04:44 - Kim Huang 

Yes, exactly.

04:46 - Angela Andrews 

That's interesting. This does sound like this is prime for some sort of data science because the way that you just explained it, it really says we're looking at data points.

04:57 - Kim Huang 


04:57 - Angela Andrews 

And how do we add those data points up? To your point, when humans are doing it, that has its own bias but let's be clear, machines are built by humans.

05:08 - Kim Huang 

That's true.

05:08 - Brent Simoneaux 


05:09 - Angela Andrews 

That does also, in turn, there is bias inherently in those as well.

05:13 - Brent Simoneaux 


05:14 - Kim Huang 

Yes, and we're going to talk a little bit about that later on because I'm glad you brought that up. In 2013, the Geena Davis Institute was approached by Google. Together, they wanted to see if machine learning could help them dig deeper in research.

05:32 - Madeline Di Nonno 

Together we developed what became GD-IQ which, hmm, what does the GD stand for out there? It's Geena Davis Inclusion Quotient and essentially what it allowed us to do is identify not only how many female characters there were on screen but their screen and speaking time. That was something that could not be measured by humans accurately. GD-IQ is a hybrid methodology so it combines machine learning and also, we have a team of human expert coders that provide the other dimensions that we look at in terms of race ethnicity, LGBTQIA, disabilities, age 50 plus, and body type.

06:19 - Brent Simoneaux 

So what did they find out?

06:23 - Kim Huang 

It's one thing, right? If you have a bunch of people or even an algorithm there to process how many people are on screen at one time or how many people are speaking or who they're speaking to even, right? What you want is a robust picture so you have human expert analysts alongside a sophisticated algorithm that was built specifically to count speaking time, amount of being seen on camera for your face and not just your body for example, the different people who are speaking, how old are they, what do they look like, how are they dressed.

06:58 - Madeline Di Nonno 

When we looked at female characters from 2016 to 2020, we saw that female character screen time increased by 8.4% and female character speaking time increased by 7%. It's one thing to count how many female characters there are. It's another thing when you're looking at a screen, it's like, do they have the same presence as their male counterparts? And all of that has been possible because of having the GD-IQ.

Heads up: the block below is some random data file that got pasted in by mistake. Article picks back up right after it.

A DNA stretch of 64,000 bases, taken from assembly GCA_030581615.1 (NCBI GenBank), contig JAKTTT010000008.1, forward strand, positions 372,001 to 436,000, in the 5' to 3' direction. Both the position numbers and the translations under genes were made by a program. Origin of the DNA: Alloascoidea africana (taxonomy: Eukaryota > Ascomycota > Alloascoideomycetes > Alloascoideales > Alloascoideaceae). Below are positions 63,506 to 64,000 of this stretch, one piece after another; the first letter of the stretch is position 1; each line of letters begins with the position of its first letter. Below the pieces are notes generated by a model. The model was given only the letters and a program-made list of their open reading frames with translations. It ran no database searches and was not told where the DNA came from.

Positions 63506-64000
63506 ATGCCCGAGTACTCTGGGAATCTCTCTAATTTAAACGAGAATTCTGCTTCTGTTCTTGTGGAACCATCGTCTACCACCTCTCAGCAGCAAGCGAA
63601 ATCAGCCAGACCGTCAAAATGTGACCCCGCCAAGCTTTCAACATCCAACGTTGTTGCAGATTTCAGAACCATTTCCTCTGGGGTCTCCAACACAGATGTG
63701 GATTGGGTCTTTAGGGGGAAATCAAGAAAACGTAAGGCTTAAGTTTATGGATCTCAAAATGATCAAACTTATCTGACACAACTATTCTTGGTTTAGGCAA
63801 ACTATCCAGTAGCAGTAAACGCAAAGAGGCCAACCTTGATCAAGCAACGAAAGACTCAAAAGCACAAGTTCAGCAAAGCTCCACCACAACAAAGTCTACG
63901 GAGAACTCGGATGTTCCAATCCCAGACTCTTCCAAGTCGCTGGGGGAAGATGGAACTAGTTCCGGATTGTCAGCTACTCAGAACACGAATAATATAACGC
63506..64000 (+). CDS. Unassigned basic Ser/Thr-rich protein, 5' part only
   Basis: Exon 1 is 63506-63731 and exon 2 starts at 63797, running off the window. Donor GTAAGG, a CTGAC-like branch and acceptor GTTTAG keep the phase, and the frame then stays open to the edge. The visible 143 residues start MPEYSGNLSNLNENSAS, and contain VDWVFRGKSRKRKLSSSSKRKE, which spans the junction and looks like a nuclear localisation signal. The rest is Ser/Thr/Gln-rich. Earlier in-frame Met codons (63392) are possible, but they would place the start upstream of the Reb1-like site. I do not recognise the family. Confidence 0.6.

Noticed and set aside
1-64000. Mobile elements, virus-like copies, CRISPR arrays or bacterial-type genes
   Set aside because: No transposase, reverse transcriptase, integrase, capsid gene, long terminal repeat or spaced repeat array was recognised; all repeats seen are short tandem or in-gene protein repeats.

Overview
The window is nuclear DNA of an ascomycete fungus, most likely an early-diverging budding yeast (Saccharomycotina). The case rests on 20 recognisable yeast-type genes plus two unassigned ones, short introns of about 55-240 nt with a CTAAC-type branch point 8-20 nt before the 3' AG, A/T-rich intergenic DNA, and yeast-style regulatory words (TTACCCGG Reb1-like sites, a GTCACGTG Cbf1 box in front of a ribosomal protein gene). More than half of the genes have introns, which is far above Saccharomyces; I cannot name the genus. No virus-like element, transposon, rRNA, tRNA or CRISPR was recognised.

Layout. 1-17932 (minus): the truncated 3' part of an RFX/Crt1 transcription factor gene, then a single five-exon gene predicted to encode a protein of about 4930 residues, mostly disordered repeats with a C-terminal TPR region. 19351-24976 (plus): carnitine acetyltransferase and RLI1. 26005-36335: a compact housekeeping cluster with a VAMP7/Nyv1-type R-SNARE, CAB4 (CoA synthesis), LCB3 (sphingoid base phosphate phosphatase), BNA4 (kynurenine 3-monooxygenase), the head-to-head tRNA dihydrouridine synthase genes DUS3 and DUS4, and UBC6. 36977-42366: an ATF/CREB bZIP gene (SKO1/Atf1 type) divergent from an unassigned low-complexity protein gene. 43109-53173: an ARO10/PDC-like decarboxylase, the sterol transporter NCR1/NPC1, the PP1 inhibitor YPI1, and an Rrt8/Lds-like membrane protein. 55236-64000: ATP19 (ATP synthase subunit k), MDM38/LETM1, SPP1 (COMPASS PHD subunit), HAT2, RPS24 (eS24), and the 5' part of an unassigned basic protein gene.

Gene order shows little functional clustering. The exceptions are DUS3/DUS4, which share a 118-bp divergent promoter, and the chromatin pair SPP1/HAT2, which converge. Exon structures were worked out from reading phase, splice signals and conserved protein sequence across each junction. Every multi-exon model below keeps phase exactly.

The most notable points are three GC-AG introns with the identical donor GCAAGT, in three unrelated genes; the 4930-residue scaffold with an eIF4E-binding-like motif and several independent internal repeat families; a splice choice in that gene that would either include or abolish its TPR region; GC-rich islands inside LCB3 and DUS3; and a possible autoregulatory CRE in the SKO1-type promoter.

07:32 - Kim Huang 

The introduction of data science and machine learning for the Geena Davis Institute strengthened the case that so many people have made for decades, movies have a lot of problems with representation.

07:44 - Angela Andrews 

It's interesting that this institute took this on because since the beginning of movie making, when characters weren't even played by the same race or the same gender, there was so much misrepresentation in movies. Now, we've come to 2022 and we're hearing that, "Yes, it is making improvements and those improvements are happening very incrementally." We all see it. We all know it. Every TV show that we turn on and especially if you're in the minority, you really feel it because you never see yourself, you don't hear yourself, but you're always consuming this content that is never representative of who you are.

08:26 - Brent Simoneaux 

Yeah. That is so true. I mean, I remember some of the first times that I saw a queer person on screen. I don't know. I can't tell you how transformative that was for me.

08:38 - Angela Andrews 

I believe it. I believe it.

08:40 - Kim Huang 

Yeah, totally.

08:41 - Angela Andrews 

I'm speaking for myself and probably speaking for Kim, those things happen to us as well.

08:46 - Kim Huang 


08:46 - Brent Simoneaux 

Well, like she was saying earlier, having this data helps us have, I think, conversations that are grounded in fact and not just assertions because so often, these types of conversations can get overheated in some ways.

09:02 - Angela Andrews 

For sure.

09:02 - Kim Huang 


09:03 - Angela Andrews 


09:03 - Brent Simoneaux 

And they turn out to be not productive.

09:07 - Kim Huang 


09:10 - Brent Simoneaux 

Kim, help us out here though. We're talking about how data science can help in the creation of films but it sounds like the work that they're doing is analyzing films that already exist. What's the connection there?

09:26 - Kim Huang 

Yeah. That's a really good point. I was also curious and it turns out that Madeline had a lot to say about that.

09:34 - Madeline Di Nonno 

When we started socializing GD-IQ back in 2014 to 2015, it works on audio and video and it's a great product but it's been used more as an auditing tool. It's not something that is being used for the most part during the creative process and it's a great way to measure change. We were really looking for an intervention. How can we be preventative? How can we help our partners be able to assess content before they moved into the creative process of casting, of producing. Our partners, led by Dr. Shri Narayanan at the SAIL Laboratory USC Viterbi, have a patented text tool IP. Geena and I approached them and said, "We want to create Spellcheck for Bias."

10:29 - Angela Andrews 

What is Spellcheck for Bias?

10:31 - Madeline Di Nonno 

Spellcheck for Bias is a combined methodology where it is led by our research department and also incorporates some machine learning into it and it's a way for us to look at who is showing up and how are they showing up. For the most part, most writers don't describe every single character that is contributing to dialogue, that's just Script Writing 101. This allows us to examine all the characters that are contributing dialogue in a show, in a movie. It's a way for us to organize them and also walk them through these six dimension tests. We look at gender, we look at race ethnicity, we look at disability, we look at age, we look at body type, we look at LGBTQIA, and it's a way to very quickly assess the type of characters that are in a script and if they're organized or described. It allows the creative people to get an easy assessment and then decide what they would like to do without invading the storyline, without invading the authentic truth of the story, and the storyteller.